When someone says the ‘F word’, it’s still difficult to remove one’s mind from the images of grey beards, socks and sandals and finger-in-the- ear singers. However, Saturday’s ‘twisted folk’ festival at the arts depot in Noth Finchley proved that there is a new wave sweeping over this genre.
To call it the beginning of a new folk revival might be na?Øve, but to see the freshness of the acts on display here was certainly reviving.
To my own detriment, I arrived at the venue itself a bit too fashionably late (North Finchley is a long way) and only caught the last two songs from opening act ‘Horses Brawl’. However, even this brief show impressed and kicked off the night perfectly. I heard a dazzling rendition of a Romanian folk tune, then a French Gavotte made familiar by the monoliths of instrumental folk Carthy and Swarbrick. There was an air of those two greats about ‘Horses Brawl’. Laura Cannell’s virtuoso violin and recorder playing was matched and accompanied skilfully by Adrian Lever’s Carthy-esque guitar.
Moving swiftly to the ‘main stage’, I was just in time to see the opening song of ‘Barbarossa’s’ set. If there are two things guaranteed to make me blush compliments, then it’s bizarre, wind powered keyboards and four part harmonies. The crowd, constantly flowing in and out, were treated to both. The band embellished the delicate, heart-felt songs of James Mathe with vocals honed to perfection.
I was now in a determined mood to see as many bands as possible and tore myself away to see ‘Hush the Many’ on the studio stage. The six piece band (guitar, drums, acoustic guitar, cello, bass and violin) started slowly almost inaudibly as lead singer and guitarist Ruban whispering his way through a few numbers with little help from the band. I even heard the ‘forbidden rhyme’ of ‘fire/desire’. However, as the band became more involved they eased themselves into a cracking set of gentle lows and raucous highs. They had apparently never practised together as a full band but, as the simple riffs were expanded over the six instruments, the music swelled into a wall of stringed sound, the band sounded like a well oiled machine. There was more of the sound of ‘Boards of Canada’ and ‘Mogwai’ to this band than there was trad. Folk, but this only emphasised the diversity of the genre on show here.
I was so impressed with the band that I forgot to move from my seat and stayed to watch the next act Katy Carr. Unfortunately her keyboard had broken and so half the gig was spent listening to her whilst watching two sound engineers desperately trying to fix it. The idea of getting the thing to work was aborted after two or three songs, leaving Carr to complete a competent set of beautifully sung folk songs with only accordion for accompaniment. Although I haven’t heard Katy’s piano playing, I don’t think too much was lost as the simplicity of the musical accompaniment was weighted perfectly against the vocals. The subject matter was crows and fairy tales, highway robbers and witches — my kind of folk — and the dramatic emphasis Carr gave them really brought them to life.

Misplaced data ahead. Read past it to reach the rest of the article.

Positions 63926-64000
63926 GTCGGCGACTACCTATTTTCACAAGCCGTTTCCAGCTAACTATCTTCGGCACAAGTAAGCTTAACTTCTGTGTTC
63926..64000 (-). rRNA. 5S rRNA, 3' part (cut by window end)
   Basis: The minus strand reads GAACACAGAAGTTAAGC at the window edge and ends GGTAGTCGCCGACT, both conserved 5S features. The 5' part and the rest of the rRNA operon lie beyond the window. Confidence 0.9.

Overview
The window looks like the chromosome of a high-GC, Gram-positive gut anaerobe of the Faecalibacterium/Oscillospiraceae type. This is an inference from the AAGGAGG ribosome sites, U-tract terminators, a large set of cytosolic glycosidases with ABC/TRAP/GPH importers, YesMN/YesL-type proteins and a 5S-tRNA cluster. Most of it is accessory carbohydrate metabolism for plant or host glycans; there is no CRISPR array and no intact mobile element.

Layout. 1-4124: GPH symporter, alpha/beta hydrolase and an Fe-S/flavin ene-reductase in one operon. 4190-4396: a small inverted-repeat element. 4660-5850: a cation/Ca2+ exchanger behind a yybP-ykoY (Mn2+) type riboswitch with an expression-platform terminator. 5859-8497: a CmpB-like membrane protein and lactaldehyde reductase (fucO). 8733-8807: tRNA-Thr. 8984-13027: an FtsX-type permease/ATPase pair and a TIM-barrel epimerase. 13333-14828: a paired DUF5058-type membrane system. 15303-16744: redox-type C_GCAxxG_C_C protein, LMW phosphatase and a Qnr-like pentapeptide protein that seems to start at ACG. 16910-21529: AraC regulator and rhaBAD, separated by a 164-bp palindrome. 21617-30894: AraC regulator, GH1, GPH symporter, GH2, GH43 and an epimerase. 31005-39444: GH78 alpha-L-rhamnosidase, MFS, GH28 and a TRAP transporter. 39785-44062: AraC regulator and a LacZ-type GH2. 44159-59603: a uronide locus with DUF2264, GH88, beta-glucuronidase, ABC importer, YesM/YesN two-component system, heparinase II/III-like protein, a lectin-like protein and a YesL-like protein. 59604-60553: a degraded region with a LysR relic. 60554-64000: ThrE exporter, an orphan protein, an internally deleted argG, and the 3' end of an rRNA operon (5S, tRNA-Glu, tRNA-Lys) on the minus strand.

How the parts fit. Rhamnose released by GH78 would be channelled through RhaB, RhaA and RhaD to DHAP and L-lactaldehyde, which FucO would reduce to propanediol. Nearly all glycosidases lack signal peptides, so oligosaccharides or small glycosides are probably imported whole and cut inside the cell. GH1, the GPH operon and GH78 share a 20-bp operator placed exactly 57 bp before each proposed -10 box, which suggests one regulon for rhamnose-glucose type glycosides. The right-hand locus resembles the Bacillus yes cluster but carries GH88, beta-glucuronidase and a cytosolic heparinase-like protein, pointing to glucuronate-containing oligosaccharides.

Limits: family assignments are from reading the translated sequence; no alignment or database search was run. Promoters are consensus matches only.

Next up on the main stage were Tunng — the moment everyone had been waiting for (some at home it would appear as the audience they commanded seemed to have grown hugely from that at the previous acts). They had not waited in vain. Tunng were, as expected, magnificent, deftly combining acoustic instruments with samples and their trademark glitches and blips. As folk goes, this is as ‘twisted’ and ‘leftfield’ as it gets, thus they fitted the bill perfectly. It was great to see a band of such notoriety (well, within this field) lending their support to such a worthy event. Each song was met with a huge cheer by the newly enlarged audience and it was once again difficult to tear myself away to watch the final act on the studio stage.
However, I was glad that I did, for Martha Tilston took to the stage, accompanied by a veritable orchestra of violin and mandolin, cello, flute, Peruvian box, bassoon, bouzouki, bass and guitar – this was going to be orchestral folk. Martha’s songs provided a lovely mix of kitchen sink drama and fantasy tales – it was equal parts hating the day job and little red riding hood — and it worked. Admittedly, the songs were helped by the lush accompaniment afforded by such a range of talented musicians, but the core songs themselves were there and Martha’s voice – -powerful and emotional — was perfect for transmitting them. Unfortunately I had to leave before the end (like I said North Finchley is a long way) but I took the bus back with a smile.
So, is folk on its way back to the fore front of British music? Will England’s green and pleasant lands once more ring out with the sound of Morris Dancer’s bells and crowds singing “with a hey down derry derry” or some similar nonsense? Well probably not. But this gig, in a hidden gem of a venue tucked away in a corner of London, proves that folk music doesn’t need big revivals and authoritarian custodians. Because when you have great musicians and dedicated promoters – both of which were present with twisted folk – the music can’t die.
–Photo of Tunng by Damian Rafferty–